Title:
Music production apparatus and method of producing music by combining plural music elements
United States Patent 8558100


Abstract:
A music production apparatus includes a melody data storage operative to store music data for a plurality of melody elements forming music, a condition storage operative to store a condition for combining melody elements and a condition related to an attribute applicable when playing the melody element, an element selector operative to determine, at a predetermined point of time, whether a melody element should be allocated to a track where no melody elements are allocated, and to select, when it is determined that a melody element should be allocated to the track, a melody element that should be allocated to the track by referring to the condition for combining melody elements stored in the condition storage, an attribute determination unit operative to determine an attribute applicable when playing the selected melody element, and a sound production unit operative to read music data for the selected melody element from the melody data storage, to apply the attribute determined by the attribute determination unit, and to produce a sound signal that should be output to a speaker, using the music data for the melody element allocated to the track.



Inventors:
Yamaguchi, Shinpei (Tokyo, JP)
Terasaka, Isamu (Tokyo, JP)
Sano, Junko (Tokyo, JP)
Application Number:
12/488671
Publication Date:
10/15/2013
Filing Date:
06/22/2009
Assignee:
Sony Corporation (Tokyo, JP)
Sony Computer Entertainment Inc. (Tokyo, JP)
Primary Class:
International Classes:
G10H1/36; G10H7/00
Field of Search:
84/609, 84/634
View Patent Images:
US Patent References:
20090088877Musical Content Reproducing Device and Musical Content Reproducing Method2009-04-02Terauchi et al.700/94
5627335Real-time music creation system1997-05-06Rigopulos et al.84/635



Foreign References:
JP11288285October, 1999METHOD AND DEVICE FOR GENERATING MUSICAL SOUND
JP2001188537A2001-07-10DEVICE AND METHOD FOR SETTING TIMBRE, AND RECORDING MEDIUM RECORDED WITH TIMBER SETTING PROGRAM
JP2002258842A2002-09-11DEVICE, METHOD, AND PROGRAM FOR SOUND CONTROL, COMPUTER- READABLE STORAGE MEDIUM WITH STORED SOUND CONTROL PROGRAM, AND PROGRAM FOR EXECUTING DEVICE EXECUTING THE SOUND CONTROL PROGRAM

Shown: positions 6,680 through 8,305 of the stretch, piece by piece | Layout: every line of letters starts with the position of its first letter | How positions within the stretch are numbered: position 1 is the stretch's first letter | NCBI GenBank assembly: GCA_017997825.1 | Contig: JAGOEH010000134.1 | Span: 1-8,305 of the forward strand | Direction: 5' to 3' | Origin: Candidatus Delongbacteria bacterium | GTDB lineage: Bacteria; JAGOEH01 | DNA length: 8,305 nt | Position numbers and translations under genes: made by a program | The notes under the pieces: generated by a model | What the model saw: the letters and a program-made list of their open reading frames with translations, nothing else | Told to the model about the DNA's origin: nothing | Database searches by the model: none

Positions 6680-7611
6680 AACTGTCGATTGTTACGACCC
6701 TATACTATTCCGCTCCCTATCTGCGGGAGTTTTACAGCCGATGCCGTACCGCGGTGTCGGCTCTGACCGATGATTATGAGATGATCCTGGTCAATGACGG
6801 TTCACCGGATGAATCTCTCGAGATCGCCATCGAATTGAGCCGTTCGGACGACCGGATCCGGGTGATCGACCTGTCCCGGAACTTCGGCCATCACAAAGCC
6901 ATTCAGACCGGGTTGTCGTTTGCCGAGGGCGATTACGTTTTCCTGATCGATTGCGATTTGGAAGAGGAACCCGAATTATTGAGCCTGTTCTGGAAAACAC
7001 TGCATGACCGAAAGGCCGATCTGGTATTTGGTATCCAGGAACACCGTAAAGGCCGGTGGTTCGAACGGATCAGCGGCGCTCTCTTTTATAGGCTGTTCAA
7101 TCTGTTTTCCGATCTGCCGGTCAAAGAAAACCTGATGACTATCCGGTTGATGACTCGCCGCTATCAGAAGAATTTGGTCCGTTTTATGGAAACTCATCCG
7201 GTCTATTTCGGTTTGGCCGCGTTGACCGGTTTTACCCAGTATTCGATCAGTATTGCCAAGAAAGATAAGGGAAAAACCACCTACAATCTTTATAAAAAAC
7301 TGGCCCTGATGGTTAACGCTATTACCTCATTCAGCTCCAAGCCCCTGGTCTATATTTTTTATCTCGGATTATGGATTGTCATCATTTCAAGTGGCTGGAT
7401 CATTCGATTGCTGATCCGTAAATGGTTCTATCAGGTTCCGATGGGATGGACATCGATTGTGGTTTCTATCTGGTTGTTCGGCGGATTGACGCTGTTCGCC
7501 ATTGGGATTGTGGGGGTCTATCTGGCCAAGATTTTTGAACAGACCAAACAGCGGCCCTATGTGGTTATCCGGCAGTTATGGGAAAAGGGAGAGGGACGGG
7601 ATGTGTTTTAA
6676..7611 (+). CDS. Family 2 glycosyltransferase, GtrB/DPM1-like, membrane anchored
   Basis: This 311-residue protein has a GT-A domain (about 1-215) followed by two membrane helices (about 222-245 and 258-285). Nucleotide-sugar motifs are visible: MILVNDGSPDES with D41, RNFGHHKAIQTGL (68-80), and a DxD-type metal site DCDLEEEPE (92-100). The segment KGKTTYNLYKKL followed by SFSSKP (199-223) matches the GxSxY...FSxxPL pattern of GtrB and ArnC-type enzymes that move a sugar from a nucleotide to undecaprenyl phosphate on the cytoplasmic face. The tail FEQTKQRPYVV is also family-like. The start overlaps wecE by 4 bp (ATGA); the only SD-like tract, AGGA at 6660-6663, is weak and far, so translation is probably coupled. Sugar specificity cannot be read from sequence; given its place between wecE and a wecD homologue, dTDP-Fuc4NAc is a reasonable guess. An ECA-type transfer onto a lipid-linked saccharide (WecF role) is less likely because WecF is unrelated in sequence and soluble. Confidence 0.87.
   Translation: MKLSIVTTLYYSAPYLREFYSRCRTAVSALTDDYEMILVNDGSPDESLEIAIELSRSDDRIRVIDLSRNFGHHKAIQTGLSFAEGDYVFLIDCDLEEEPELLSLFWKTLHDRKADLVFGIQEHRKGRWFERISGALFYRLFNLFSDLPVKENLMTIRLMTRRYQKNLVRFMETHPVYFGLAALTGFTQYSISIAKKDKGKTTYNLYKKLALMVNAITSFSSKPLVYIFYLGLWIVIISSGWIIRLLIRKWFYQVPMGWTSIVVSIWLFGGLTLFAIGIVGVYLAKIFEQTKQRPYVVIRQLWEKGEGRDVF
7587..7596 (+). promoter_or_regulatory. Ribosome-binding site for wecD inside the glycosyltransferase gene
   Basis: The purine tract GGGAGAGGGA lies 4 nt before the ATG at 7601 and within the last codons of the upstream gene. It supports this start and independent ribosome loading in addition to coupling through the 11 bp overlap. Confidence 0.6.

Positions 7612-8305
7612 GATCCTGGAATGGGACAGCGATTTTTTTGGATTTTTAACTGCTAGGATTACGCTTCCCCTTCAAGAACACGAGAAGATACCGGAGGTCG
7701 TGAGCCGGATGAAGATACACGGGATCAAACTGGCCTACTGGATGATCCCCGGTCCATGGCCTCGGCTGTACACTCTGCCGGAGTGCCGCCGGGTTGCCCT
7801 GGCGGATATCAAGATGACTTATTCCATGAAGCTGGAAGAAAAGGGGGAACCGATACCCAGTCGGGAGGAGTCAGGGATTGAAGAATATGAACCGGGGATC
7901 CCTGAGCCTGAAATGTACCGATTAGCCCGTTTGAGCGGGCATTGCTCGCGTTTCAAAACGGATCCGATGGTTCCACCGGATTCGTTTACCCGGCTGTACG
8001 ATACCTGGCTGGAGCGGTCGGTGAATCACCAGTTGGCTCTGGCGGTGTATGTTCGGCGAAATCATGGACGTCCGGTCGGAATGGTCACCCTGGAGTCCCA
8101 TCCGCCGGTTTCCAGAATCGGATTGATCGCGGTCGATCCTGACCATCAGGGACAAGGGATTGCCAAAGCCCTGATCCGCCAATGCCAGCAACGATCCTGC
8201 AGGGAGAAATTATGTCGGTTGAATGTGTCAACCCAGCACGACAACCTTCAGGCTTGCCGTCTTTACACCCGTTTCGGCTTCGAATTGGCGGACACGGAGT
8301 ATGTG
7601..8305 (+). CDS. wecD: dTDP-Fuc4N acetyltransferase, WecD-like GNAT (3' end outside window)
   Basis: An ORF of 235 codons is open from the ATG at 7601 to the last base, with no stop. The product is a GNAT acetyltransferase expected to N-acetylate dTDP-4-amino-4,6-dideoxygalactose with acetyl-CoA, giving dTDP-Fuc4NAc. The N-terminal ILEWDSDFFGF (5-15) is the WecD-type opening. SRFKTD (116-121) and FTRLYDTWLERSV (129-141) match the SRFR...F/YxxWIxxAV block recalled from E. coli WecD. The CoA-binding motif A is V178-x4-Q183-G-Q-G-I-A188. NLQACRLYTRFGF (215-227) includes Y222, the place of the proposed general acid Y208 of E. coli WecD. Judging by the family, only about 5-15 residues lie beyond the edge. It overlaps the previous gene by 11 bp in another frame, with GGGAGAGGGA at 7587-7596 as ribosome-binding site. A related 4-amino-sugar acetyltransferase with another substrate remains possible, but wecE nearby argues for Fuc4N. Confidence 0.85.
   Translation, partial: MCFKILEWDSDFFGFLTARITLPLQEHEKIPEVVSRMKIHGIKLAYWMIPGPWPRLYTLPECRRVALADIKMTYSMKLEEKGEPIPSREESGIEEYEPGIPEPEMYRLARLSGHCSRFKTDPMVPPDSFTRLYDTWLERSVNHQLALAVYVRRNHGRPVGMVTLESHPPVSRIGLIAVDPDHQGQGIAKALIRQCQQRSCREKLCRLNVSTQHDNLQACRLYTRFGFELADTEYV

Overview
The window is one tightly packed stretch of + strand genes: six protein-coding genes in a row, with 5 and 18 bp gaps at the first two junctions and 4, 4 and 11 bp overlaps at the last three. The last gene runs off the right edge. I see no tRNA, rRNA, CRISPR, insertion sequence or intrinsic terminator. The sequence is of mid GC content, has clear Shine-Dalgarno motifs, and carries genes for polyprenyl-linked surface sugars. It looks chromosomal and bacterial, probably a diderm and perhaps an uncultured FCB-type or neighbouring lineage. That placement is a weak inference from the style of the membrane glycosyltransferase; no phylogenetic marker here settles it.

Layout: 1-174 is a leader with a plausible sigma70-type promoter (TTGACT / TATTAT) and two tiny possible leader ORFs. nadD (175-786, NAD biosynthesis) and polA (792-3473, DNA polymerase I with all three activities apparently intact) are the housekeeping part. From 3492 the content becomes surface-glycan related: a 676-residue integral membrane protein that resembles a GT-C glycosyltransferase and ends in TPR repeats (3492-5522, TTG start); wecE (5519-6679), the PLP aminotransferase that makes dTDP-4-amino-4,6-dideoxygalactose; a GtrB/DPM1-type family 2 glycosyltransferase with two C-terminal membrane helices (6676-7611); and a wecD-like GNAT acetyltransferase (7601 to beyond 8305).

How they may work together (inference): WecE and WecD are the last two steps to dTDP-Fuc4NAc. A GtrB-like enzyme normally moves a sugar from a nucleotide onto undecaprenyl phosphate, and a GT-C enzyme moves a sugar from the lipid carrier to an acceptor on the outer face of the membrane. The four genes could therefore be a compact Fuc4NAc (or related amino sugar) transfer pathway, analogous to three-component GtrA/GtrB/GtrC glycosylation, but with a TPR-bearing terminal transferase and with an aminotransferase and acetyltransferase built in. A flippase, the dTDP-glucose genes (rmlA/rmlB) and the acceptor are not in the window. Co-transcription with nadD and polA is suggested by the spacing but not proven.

JP2004109285A2004-04-08SOUND SOURCE CONTROL PROGRAM
JP2004171019A2004-06-17AUTOMATIC COMPOSING DEVICE AND MEMORY MEDIUM
JP200684749March, 2006
JP2006251053A2006-09-21MUSICAL SOUND CONTROLLER
JP2006084749A2006-03-30
JPH11288285A1999-10-19
Other References:
Notification of Reason(s) for Refusal dated May 18, 2010, from the corresponding Japanese Application.
Primary Examiner:
Donels, Jeffrey
Attorney, Agent or Firm:
Katten Muchin Rosenman LLP
Claims:
What is claimed is:

1. A music production apparatus comprising: a melody data storage operative to store music data for a plurality of melody elements forming music; a condition storage operative to store a condition for combining melody elements stored in the melody data storage and a condition related to an attribute applicable when playing the melody element; an element selector operative to determine, at a predetermined point of time, whether a melody element should be allocated to a track where no melody elements are allocated, and to select, when it is determined that a melody element should be allocated to the track, which is among a plurality of tracks, a melody element that should be allocated to the track by referring to the condition for combining melody elements stored in the condition storage; an attribute determination unit operative to determine an attribute applicable when playing the selected melody element, by referring to the condition storage; and a sound production unit operative to read music data for the selected melody element from the melody data storage, to apply the attribute determined by the attribute determination unit, and to produce a sound signal that should be output to a speaker, using the music data for the melody element allocated to the track.

2. The music production apparatus according to claim 1, further comprising: an environment setting unit operative to read from the melody data storage music data for melody elements of a predetermined data size into a memory and to make the data resident in the memory, prior to the production of music, wherein when the selected melody element is not resident in the memory, the element selector determines whether the sound production unit is capable of reading the music data for the selected melody element from the melody data storage and producing the sound signal accordingly before it is time to play the melody element, and, when it is determined that the sound production is impossible, the selector deselects the selected melody element.

3. The music production apparatus according to claim 2, wherein the melody element selector does not allocate a melody element to a track when the available capacity of the memory falls below a predetermined value or when the load on the sound production unit exceeds a predetermined value.